High-Density lipoprotein nanoparticles deliver RNAi to endothelial cells to inhibit angiogenesis

Sushant Tripathy, Elena Vinokour, Kaylin M. McMahon, Olga V. Volpert*, C. Shad Thaxton

*Corresponding author for this work

Research output: Contribution to journalArticlepeer-review

29 Scopus citations


Systemic delivery of therapeutic nucleic acids to target cells and tissues outside of the liver remains a major challenge. A biomimetic high-density lipoprotein nanoparticle (HDL NP) is synthesized for delivery of a cholesterylmodified therapeutic nucleic acid to vascular endothelial cells (ECs), a cell type naturally targeted by HDL. HDL NPs adsorb cholesteryl-modifi ed oligonucleotides and protect them from nuclease degradation. As proof of principle, we deliver RNAi targeting vascular endothelial growth factor receptor 2 (VEGFR2) to ECs to effectively silence target mRNA and protein expression in vitro. In addition, data show that treatment strongly attenuates in vivo neovascularization measured using a standard angiogenesis assay and in hypervascular tumor allografts where a striking reduction in tumor growth is observed. For effective delivery, HDL NPs require the expression of the cell surface protein scavenger receptor type-B1 (SR-B1). No toxicity of HDL NPs is measured in vitro or after in vivo administration. Thus, by using a biomimetic approach to nucleic acid delivery, data demonstrate that systemically administered RNAi-HDL NPs target SR-B1 expressing ECs to deliver functional anti-angiogenic RNAi as a potential treatment of cancer and other neovascular diseases.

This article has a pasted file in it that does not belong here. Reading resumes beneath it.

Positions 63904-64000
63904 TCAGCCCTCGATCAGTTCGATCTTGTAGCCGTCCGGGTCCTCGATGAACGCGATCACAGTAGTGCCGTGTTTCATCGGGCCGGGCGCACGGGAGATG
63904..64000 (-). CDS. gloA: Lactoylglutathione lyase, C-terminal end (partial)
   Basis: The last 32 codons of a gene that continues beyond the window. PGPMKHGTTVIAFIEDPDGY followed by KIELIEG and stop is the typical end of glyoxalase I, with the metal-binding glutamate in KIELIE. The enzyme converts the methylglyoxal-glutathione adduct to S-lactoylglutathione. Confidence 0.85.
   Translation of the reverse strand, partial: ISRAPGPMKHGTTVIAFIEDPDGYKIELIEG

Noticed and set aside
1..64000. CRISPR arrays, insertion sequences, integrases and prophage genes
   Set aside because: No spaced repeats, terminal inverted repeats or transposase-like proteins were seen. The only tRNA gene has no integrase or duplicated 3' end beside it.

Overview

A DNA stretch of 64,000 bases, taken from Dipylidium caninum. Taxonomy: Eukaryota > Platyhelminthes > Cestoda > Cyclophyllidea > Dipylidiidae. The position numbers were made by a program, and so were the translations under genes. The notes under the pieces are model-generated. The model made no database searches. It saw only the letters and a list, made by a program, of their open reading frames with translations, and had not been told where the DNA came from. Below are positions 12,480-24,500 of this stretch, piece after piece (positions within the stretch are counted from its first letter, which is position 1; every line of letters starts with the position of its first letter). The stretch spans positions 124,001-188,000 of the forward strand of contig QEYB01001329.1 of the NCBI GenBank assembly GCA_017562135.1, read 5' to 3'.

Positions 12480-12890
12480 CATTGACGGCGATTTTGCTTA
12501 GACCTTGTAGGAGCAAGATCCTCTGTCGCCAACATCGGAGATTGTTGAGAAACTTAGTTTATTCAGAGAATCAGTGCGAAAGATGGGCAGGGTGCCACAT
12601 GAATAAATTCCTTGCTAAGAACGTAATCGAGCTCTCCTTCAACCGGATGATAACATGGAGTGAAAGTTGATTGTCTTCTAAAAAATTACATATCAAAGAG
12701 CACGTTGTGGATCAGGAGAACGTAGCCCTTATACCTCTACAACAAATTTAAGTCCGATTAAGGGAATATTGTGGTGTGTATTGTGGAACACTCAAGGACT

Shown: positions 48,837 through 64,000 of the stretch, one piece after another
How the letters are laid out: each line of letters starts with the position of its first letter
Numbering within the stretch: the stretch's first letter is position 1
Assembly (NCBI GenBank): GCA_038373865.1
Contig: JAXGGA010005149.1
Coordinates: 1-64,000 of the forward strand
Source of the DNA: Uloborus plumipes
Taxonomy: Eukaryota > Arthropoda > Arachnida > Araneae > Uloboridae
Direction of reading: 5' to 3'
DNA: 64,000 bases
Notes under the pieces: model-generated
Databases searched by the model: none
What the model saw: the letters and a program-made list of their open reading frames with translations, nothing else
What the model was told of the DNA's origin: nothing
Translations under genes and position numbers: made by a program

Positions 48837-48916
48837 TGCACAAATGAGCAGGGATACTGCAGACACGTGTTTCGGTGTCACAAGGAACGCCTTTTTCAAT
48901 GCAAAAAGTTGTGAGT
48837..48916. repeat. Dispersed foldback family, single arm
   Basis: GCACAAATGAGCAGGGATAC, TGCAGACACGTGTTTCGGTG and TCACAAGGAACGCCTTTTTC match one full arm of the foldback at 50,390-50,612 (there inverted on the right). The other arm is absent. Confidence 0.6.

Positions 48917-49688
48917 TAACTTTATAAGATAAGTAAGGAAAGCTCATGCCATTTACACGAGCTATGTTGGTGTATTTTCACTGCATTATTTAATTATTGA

Original languageEnglish (US)
Pages (from-to)1141-1150
Number of pages10
JournalParticle and Particle Systems Characterization
Issue number11
StatePublished - Nov 1 2014

ASJC Scopus subject areas

  • Chemistry(all)
  • Materials Science(all)
  • Condensed Matter Physics

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